'Resurrection ecology' of 600-year-old water fleas used to understand pollution adaptation
One of the leading threats to lakes since the rise of agriculture are runoffs from fertilizer, in the form of high phosphorus levels. These can trigger devastating events like eutrophication, where deadly algal blooms thrive on phosphorus, and in the process, outcompete and choke off vital nutrients from the rest of the lake.
But to best learn how organisms can adapt to eutrophication events requires comparing samples before and after the event —-a seemingly impossible feat to study eutrophication—-since it arose with modern agricultural 100 years ago.
So, by taking advantage of the unique genomic model organism of tiny waterfleas, or Daphnia, an international team of researchers has now analyzed Daphnia from a phosphorus-rich Minnesota lake —-and compared it to revived, 600-year-old Daphnia dormant eggs found in the bottom sediments—— to better understand how these creatures cope with a dramatic environmental change.
Dagmar Frisch and her colleagues, based in the University of Birmingham's School of Biosciences, used the 'resurrection ecology' of Daphnia and new analysis tools to perform the study. The team was only able to make these discoveries by comparing the responses of modern Daphnia with their 600-year-old ancestors.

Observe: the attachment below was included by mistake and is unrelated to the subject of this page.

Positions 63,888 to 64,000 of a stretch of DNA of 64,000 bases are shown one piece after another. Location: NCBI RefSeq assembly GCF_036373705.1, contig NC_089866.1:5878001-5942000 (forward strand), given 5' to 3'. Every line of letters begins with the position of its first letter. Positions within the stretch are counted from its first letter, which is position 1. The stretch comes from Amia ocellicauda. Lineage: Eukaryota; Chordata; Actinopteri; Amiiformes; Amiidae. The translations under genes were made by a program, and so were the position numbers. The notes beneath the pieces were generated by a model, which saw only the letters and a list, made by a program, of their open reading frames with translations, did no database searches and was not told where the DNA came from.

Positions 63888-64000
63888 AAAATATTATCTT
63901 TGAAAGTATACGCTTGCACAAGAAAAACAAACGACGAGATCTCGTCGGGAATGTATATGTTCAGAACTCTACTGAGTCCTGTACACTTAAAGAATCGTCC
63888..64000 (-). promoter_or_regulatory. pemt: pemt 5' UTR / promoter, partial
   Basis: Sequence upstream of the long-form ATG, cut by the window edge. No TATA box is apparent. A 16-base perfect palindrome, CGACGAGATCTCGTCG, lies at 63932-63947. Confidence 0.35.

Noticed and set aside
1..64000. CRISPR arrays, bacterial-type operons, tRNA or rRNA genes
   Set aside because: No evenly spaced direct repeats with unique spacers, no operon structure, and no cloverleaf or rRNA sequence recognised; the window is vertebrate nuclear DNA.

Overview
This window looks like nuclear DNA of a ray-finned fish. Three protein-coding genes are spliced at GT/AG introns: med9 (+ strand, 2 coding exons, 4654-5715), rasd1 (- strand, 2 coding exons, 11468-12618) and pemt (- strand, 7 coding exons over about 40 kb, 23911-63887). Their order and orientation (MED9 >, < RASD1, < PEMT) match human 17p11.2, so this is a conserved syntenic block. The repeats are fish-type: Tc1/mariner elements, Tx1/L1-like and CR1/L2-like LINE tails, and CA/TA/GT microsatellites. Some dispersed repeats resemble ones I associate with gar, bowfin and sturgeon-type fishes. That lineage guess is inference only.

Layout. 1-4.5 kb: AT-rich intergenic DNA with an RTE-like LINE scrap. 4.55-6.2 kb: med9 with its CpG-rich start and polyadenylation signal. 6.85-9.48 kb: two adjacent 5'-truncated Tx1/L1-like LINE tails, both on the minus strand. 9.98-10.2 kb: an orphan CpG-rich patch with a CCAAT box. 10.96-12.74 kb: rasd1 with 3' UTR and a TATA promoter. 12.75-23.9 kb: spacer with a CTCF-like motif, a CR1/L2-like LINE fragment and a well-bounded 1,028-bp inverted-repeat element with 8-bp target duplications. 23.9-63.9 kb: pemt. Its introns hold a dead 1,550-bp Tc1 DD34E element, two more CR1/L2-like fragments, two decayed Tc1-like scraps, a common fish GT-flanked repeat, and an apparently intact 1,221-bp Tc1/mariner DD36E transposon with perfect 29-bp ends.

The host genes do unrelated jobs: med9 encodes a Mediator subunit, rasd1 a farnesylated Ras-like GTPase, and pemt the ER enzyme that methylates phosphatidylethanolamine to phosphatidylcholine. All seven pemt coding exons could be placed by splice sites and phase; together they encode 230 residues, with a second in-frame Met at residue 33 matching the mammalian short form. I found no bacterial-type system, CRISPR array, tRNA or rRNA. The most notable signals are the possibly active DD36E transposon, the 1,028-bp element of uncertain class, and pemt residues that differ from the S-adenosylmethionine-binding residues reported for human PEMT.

Both the modern and the ancient samples studied came from the same lake in Minnesota where eutrophication first started at the beginning of the 20th century. "We used existing data and state-of-the-art analytical methods to connect patterns of gene expression with the physiological responses that allow these animals to deal with increased environmental phosphorus" said author Dagmar Frisch, an expert in environmental paleogenomics. "This allowed us to identify which part of the gene network was accountable for the newly evolved response."
"Because Daphnia is such a central species in aquatic ecosystems, our study ultimately improves our understanding of how aquatic ecosystems can mitigate some of the effects of eutrophication, one of the major global threats to freshwater environments," said co-author Dörthe Becker, an expert in environmental 'omics'.
They were able to show a large cluster of several hundred genes uniquely adapted in modern-day Daphnia to high phosphorus levels. Many of these were involved in vital, core metabolic pathways necessary for Daphnia survival.
"We used network analysis methods to find out which genes 'communicate' with others to form clusters (or "modules"), and how this gene communication has changed in a keystone species over the last 600 years. In addition, we were able to connect these modules with particular observed traits, which was achieved for the first time in resurrection ecology," said co-author Marcin Wojewodzic.
"Our study emphasizes that evolution is a result of molecular fine-tuning that happens on different layers, ranging from basic cellular responses to complex physiological traits" said Becker. "The approach we used allows a more holistic view of how animals can and do respond to environmental change, and by that improve our understanding of organisms as integrated units of biological organization," said Frisch.
Next, the team will continue to explore how these networks and other molecular processes, including epigenetics play a role in evolutionary adaptation to changing environments.